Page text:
4.1 Method The Panoscope study was conducted as a 2 x 3 x 3 between-subject design featuring two macro design (MD) levels (gaming, playground), three restorative image (RI) levels (none, positive restorative images, negative restorative images) and three landing strip (LS) levels (none, pleasureinducing, anxiety-inducing). The Panoscope features networked immersive displays where individuals are absorbed in a environment (12 feet in diameter) that surrounds them on a 360-degree basis. Video for the Panoscope is shot using a panoramic, 360-degree lens. The software accompanying the Panoscope (Flash Cut) permits video "panels" to be overlaid during the panoramic play of the video. Use of these panels creates a totally immersive, life-like experience and facilitates the delivery of the manipulations. The Panoscope 360 degree unit is acknowledged as a means of studying environmental effects in a setting as close to reality as possible when researchers had no means of doing so in an actual casino in Canada. The goal of stimuli presentation in the 360º Panoscope was to provide an immersive reality experience (n= 445) in order to elicit and measure responses to various stimuli in casinos. Participants were recruited from our database of previous participants. They were asked to sit on a chair in the 360º Panoscope where they were shown an introductory video of a neutral environment (inside of an office) with an audio track that provided an overview of the virtual reality technology and that participants were free to turn around in the swivel chair while viewing the videos so they could see what was in front of them or what was behind them in the scenario. Participants were then instructed to imagine how they would feel if they were in the gambling venue they were about to view. Three-minute videos of a casino setting were produced according to one of the 18 experimental conditions, defined by the 2 x 3 x 3 between-subject design. Each participant viewed one, after which a survey was completed on a laptop computer. The survey included several measures; this manuscript will focus on two key outcomes: At-Risk Gambling and Restoration, including Being Away, Fascination, Coherence and Compatibility components. (Korpela and Hartig 1996). Participants were paid $30 for their participation. The interaction between type of LS and type of RI was examined. In general terms, it was expected that a landing strip that induced positive emotion would provide a smoother transition into a casino venue than would a landing strip that induced anxiety, particularly when that venue was designed to generate a high level of pleasure (playground). Positive restorative images were also expected to decrease ARGIS and increase REST, particularly in conditions where a pleasure-inducing landing strip eased the transition to a casino characterized by a high degree of pleasure (playground). Given www.ejbrm.com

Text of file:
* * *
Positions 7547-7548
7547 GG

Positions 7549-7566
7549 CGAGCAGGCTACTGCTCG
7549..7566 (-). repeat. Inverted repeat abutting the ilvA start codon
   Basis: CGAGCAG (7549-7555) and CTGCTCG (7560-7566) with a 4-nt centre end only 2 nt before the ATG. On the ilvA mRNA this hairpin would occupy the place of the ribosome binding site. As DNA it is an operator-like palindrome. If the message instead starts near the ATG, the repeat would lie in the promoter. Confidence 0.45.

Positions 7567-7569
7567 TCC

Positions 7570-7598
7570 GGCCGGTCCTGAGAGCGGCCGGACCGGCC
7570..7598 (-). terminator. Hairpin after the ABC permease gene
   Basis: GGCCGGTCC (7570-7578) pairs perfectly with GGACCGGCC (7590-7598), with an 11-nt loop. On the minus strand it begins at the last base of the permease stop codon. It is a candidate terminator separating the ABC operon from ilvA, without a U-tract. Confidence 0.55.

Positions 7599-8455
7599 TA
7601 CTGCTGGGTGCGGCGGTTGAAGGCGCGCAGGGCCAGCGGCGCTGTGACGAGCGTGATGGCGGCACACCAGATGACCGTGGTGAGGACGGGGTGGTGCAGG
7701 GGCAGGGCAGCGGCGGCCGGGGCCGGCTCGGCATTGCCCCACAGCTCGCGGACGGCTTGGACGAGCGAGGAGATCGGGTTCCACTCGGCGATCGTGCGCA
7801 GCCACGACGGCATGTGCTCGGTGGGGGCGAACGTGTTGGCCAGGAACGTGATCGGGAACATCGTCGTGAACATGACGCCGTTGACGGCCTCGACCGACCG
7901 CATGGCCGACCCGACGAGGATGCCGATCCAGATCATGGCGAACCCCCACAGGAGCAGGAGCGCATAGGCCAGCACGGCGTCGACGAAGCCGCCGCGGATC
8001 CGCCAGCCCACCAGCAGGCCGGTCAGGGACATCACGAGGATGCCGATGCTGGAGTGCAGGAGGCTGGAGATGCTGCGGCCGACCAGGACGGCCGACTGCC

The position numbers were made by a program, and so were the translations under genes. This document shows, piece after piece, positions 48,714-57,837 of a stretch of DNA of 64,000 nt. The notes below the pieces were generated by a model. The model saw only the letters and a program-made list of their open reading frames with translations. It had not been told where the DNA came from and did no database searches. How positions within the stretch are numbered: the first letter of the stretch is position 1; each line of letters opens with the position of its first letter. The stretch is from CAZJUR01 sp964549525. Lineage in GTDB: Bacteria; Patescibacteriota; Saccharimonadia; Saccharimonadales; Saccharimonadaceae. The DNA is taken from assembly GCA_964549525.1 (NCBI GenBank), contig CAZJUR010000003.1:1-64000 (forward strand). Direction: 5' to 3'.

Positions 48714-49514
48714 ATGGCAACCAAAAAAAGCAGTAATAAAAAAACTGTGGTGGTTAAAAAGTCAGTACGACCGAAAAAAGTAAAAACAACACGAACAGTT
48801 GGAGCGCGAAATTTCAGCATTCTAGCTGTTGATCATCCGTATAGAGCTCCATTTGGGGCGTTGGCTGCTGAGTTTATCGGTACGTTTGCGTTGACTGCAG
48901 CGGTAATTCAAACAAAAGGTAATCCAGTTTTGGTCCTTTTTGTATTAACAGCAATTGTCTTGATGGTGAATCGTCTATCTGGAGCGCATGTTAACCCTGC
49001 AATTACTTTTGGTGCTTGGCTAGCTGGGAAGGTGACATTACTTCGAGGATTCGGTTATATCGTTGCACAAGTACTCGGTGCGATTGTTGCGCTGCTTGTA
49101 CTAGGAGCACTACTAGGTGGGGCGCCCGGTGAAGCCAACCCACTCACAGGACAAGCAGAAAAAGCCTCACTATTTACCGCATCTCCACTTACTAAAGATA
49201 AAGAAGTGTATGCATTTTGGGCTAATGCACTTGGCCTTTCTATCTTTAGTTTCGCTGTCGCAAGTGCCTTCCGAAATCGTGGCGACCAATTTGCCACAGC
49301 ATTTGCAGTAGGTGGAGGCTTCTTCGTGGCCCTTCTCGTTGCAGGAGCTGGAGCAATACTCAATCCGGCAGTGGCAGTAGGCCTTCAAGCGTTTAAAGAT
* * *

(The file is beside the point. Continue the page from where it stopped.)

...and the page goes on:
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Karen Finlay-Gough gambling differences due to gender (Finlay et al. 2010), this pattern of effects was expected to be more pronounced among females than among males. 4.2 Results The effects of environmental variables (MD, LS, and RI) and GENDER were analyzed separately for each of the dependent measures (i.e., ARGIS, REST and its four components). Each of those analyses was conducted as a 2 x 3 x 3 x 2 (MD x LS x RI x GENDER) between-subjects ANOVA. Post-hoc contrasts were conducted. The analysis of ARGIS yielded a significant four-way interaction among MD, LS, RI and GENDER, F(1, 436) = 2.62, p = 04, indicating that the interaction of LS and RI was qualified by gender and by MD (lower ARGI are preferable from a health policy perspective). The four LS x RI interactions broken out by MD and gender are depicted in Figure 1. The LS x RI interaction was only significant for females exposed to the playground design, F(2, 104) = 2.43, p = .05 (bottom right graph). When females were exposed to a playground design with no LS, ARGIS was the lowest with positive RI (M = 1.99, SD = 0.96). Positive RI, however, did not reduce ARGIS with either an anxiety- (M = 3.40, SD = 1.72) or a pleasure-inducing LS (M = 3.24, SD = 1.65). Among females exposed to the playground design and negative RI, ARGIS decreased progressively from when no LS was included (M = 3.97, SD = 1.36), to when an anxiety-inducing LS was included (M = 3.42, SD = 1.30), to when a pleasureinducing LS was included (M = 2.73, SD = 1.52).